PubMed ID
26235045 View in PubMed
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Assessment of pre- and postnatal exposure to polychlorinated biphenyls: lessons from the Inuit Cohort Study.

https://arctichealth.org/en/permalink/ahliterature4473
Source
Environ Health Perspect. 2003 Jul;111(9):1253-8
Publication Type
Article
Date
Jul-2003
Author
Pierre Ayotte
Gina Muckle
Joseph L Jacobson
Sandra W Jacobson
Eric Dewailly
Author Affiliation
Department of Social and Preventive Medicine, Laval University and Public Health Research Unit, CHUQ-Laval University Medical Centre, Québec, Québec, Canada. pierre.ayotte@inspq.qc.ca
Source
Environ Health Perspect. 2003 Jul;111(9):1253-8
Date
Jul-2003
Language
English
Publication Type
Article
Keywords
Adolescent
Adult
Biological Markers - analysis
Breast Feeding
Chromatography, Gas
Cohort Studies
Environmental Exposure
Environmental Pollutants - analysis - blood
Epidemiologic Studies
Female
Fetal Blood - chemistry
Forecasting
Humans
Indians, North American
Infant
Infant, Newborn
Maternal-Fetal Exchange
Milk, human - chemistry
Models, Theoretical
Polychlorinated Biphenyls - analysis - blood
Pregnancy
Quebec - epidemiology
Research Support, Non-U.S. Gov't
Research Support, U.S. Gov't, P.H.S.
Abstract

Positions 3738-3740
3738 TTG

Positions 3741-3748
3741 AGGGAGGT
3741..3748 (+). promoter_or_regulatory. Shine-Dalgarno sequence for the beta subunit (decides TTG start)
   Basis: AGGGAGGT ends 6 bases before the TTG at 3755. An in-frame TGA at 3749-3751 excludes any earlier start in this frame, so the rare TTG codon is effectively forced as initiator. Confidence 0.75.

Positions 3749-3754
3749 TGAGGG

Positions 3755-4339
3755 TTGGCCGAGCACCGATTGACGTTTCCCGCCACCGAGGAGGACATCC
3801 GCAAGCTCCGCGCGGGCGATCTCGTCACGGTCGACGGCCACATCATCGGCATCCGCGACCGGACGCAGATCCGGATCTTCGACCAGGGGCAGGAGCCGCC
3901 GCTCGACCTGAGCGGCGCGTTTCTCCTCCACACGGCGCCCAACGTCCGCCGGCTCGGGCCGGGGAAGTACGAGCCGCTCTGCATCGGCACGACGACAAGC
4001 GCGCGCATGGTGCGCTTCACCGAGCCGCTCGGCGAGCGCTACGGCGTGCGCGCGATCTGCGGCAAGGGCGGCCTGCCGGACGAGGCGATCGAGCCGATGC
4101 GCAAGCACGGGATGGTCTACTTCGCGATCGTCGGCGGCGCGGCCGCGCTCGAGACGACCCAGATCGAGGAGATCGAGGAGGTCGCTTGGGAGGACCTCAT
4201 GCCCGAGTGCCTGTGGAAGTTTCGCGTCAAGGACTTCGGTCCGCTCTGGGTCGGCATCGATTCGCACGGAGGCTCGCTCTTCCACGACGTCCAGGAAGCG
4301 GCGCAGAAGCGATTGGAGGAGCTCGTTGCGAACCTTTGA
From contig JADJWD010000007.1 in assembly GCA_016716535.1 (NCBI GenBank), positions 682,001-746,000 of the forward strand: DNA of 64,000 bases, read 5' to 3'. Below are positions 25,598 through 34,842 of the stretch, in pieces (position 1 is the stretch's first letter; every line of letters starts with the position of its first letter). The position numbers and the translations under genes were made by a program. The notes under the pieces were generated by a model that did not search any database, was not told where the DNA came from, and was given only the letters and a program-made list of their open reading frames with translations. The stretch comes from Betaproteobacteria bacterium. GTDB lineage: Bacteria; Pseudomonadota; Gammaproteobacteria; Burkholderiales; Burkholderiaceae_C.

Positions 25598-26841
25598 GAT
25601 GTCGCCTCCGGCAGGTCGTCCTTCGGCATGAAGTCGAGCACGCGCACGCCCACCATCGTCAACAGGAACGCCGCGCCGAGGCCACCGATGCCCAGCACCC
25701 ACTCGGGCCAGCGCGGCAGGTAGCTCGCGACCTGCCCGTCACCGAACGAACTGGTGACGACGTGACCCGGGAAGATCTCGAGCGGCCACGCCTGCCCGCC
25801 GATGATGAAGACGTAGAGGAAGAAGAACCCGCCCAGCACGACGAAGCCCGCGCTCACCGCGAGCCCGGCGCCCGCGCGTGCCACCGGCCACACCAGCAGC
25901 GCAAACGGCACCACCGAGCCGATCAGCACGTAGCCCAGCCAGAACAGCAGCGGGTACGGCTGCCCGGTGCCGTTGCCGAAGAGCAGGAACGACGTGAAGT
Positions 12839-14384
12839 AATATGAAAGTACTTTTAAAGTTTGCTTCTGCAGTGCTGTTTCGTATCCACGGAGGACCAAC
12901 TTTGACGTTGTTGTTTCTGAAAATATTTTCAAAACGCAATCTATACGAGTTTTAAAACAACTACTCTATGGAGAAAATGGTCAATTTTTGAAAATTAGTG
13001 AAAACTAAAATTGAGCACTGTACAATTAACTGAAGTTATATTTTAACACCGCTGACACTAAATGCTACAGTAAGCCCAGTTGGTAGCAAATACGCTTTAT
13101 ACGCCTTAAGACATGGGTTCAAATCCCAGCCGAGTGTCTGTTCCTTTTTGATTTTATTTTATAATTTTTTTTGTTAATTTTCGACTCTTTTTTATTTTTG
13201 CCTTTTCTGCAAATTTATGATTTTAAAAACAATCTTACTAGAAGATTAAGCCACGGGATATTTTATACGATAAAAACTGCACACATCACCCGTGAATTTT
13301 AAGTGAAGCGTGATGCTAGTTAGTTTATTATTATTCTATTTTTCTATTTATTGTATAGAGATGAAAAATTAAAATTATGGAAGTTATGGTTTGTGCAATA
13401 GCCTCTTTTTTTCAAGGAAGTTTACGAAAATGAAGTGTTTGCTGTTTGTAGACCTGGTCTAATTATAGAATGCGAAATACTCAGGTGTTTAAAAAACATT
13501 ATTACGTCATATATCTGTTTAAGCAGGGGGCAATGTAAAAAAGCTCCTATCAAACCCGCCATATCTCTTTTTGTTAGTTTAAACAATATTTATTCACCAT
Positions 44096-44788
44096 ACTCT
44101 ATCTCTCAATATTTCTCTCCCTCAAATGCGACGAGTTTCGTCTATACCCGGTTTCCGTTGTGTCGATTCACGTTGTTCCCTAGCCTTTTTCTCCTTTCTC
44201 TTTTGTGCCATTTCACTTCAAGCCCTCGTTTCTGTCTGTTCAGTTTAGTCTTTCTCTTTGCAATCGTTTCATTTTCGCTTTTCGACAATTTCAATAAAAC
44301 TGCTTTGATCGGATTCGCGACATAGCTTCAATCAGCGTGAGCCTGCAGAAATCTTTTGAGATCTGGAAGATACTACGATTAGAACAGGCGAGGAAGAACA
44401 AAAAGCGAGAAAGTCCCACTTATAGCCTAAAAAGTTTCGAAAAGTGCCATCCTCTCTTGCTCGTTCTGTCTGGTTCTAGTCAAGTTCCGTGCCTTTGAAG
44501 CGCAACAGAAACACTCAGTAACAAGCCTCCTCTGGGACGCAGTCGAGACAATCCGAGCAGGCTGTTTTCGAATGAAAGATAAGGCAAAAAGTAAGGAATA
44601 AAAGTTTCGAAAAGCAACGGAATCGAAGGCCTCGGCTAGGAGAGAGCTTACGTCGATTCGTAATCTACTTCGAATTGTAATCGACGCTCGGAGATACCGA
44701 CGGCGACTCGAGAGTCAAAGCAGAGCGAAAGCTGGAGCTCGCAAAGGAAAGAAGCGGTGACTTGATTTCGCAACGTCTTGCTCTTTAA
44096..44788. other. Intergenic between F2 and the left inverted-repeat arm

Polychlorinated biphenyls (PCBs) are food-chain contaminants that have been shown to induce adverse developmental effects in humans. In the course of an epidemiologic study established to investigate neurodevelopmental deficits induced by environmental PCB exposure in the Inuit population of northern Québec (Nunavik, Canada), we compared three biomarkers of prenatal exposure and models to predict PCB plasma concentration at 6 months postpartum. Concentrations of 14 PCB congeners were measured by high-resolution gas chromatography with electron capture detection in lipids extracted from maternal plasma, cord plasma, breast milk (collected at approximately 1 month postpartum), and 6-month-old infant plasma samples. Similar congener profiles were observed in all biologic samples, and PCB-153, the most abundant and persistent PCB congener, was strongly correlated with other frequently detected PCB congeners in all biologic media. When expressed on a lipid basis, maternal plasma, cord plasma, and milk concentrations of this congener were strongly intercorrelated, indicating that PCB concentration in any of these biologic media is a good indicator of prenatal exposure to PCBs. A multivariate model that included maternal PCB-153 plasma lipid concentration, breast-feeding duration, and the sum of two skin-fold thicknesses (an index of infant body fat mass) explained 72% of PCB-153 plasma concentration variance at 6 months postpartum (p